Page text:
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In N3126 (Warning: very large PDF) 14.1/9, there are two statements that make me confused:

#1: "A default template-argument may be specified in a template declaration."

#2: "A default template-argument shall not be specified in the template-parameter-lists of the definition of a member of a class template that appears outside of the member’s class."

#1 means the following code is legal:

template <class T = int>
void f(T = T())
{}

int main()
{
    int n = f(); // equivalent to f<int>() or f(0);
    return 0;
}

#2 means the following code is illegal:

template <class T>
struct X
{
    template <class U = T>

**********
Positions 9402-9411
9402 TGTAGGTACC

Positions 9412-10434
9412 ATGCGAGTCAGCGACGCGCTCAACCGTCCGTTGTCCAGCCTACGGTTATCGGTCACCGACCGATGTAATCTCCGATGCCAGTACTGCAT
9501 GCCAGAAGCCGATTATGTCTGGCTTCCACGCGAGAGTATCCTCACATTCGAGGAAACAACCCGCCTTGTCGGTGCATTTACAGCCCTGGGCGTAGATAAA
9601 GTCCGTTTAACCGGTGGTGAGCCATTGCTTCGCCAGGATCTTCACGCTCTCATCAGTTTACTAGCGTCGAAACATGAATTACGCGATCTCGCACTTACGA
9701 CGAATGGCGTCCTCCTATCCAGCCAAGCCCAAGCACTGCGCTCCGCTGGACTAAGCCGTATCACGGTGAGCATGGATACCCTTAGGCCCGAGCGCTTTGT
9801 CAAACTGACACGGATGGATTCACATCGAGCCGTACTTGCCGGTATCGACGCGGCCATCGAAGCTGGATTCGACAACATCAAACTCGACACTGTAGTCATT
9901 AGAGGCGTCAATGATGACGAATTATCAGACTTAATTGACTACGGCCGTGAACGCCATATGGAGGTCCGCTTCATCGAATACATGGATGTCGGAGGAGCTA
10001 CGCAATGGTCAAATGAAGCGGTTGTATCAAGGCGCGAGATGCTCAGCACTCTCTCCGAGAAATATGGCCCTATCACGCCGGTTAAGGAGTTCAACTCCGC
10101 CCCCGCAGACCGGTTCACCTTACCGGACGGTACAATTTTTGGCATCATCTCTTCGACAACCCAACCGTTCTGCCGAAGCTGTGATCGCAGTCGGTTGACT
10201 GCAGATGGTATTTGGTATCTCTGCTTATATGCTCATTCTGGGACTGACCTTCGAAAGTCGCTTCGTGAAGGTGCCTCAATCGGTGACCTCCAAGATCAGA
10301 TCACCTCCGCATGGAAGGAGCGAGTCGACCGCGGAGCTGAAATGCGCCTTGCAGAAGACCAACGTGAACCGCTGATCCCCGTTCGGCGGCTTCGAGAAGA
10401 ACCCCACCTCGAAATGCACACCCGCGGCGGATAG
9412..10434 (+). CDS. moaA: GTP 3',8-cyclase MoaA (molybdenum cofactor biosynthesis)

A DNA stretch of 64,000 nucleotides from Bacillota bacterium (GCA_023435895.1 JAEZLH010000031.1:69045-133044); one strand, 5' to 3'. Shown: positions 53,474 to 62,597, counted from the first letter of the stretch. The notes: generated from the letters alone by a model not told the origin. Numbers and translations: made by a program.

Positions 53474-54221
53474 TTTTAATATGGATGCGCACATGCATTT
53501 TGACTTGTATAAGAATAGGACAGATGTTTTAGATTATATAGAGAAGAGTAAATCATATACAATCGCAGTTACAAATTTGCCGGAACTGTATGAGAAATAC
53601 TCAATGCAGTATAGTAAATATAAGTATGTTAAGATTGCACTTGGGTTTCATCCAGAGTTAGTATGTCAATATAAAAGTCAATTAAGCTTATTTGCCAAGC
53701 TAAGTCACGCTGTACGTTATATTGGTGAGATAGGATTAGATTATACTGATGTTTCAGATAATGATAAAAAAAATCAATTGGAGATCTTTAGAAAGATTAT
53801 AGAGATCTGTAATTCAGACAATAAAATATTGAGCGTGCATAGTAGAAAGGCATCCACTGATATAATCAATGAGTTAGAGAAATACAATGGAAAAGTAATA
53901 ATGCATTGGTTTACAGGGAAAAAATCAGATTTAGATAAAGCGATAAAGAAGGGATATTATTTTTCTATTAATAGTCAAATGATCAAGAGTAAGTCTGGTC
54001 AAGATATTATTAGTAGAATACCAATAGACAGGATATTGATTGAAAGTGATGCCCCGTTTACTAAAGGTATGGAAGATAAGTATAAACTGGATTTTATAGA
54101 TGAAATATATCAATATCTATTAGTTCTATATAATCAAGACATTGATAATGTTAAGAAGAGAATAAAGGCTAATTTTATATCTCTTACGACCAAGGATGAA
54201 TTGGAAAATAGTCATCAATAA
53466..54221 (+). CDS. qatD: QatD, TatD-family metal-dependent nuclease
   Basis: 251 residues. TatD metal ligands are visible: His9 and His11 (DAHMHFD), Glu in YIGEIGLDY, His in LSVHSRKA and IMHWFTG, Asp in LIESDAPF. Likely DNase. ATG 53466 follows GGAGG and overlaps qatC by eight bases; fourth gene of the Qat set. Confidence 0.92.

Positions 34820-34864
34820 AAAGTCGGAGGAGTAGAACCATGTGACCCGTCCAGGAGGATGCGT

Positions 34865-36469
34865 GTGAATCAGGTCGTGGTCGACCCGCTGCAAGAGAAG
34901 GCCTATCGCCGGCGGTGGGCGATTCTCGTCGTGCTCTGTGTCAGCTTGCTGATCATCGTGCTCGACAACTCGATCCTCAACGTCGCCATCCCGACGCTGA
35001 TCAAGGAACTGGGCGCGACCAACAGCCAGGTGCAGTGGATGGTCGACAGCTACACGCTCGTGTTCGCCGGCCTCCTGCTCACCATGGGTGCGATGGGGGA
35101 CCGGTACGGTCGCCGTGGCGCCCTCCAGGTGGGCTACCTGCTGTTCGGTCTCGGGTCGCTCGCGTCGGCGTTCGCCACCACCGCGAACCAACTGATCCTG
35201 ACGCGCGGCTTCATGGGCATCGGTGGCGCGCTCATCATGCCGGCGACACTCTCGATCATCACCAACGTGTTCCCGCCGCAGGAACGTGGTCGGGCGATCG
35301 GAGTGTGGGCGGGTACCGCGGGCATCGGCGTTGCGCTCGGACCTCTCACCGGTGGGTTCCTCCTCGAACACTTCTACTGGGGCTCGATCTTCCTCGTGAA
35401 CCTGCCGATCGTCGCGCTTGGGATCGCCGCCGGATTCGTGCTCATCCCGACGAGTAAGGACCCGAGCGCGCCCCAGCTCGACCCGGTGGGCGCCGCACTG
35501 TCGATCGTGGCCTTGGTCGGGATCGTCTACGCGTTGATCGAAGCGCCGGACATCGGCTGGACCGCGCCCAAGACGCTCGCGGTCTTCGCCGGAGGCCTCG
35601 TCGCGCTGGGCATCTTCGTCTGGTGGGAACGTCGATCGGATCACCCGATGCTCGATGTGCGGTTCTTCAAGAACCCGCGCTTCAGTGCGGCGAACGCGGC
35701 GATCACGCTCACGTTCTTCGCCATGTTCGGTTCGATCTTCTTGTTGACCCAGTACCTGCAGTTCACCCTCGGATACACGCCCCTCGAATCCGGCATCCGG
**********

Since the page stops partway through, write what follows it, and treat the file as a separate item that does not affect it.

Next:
void f(U a = U())
    {}
};

int main()
{
    X<int> x;
    x.f(); // illegal, though I think it should be equivalent to x.f<int>() or x.f(0)
    return 0;
}

I just wonder why the latter should be explicitly defined as illegal by the standard?

What is the rationale?

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Instead of "page XXX" please say what section / paragraph it is. Page refs are unusable because different working papers will have vastly different pages and it's a PITA to scroll to a specific page. –  Johannes Schaub - litb Dec 6 '10 at 22:05

1 Answer 1

up vote 3 down vote accepted

I might be mistaken, but my understanding of #2 is that it makes the following illegal :

template<class T>
struct A
{
    void foo();
};

template<class T = int>
void A<T>::foo() { /* ... */ }
share|improve this answer
    
Many thanks. English is not my native language. I must confess I completely misread the statements. –  xmllmx Dec 6 '10 at 13:16

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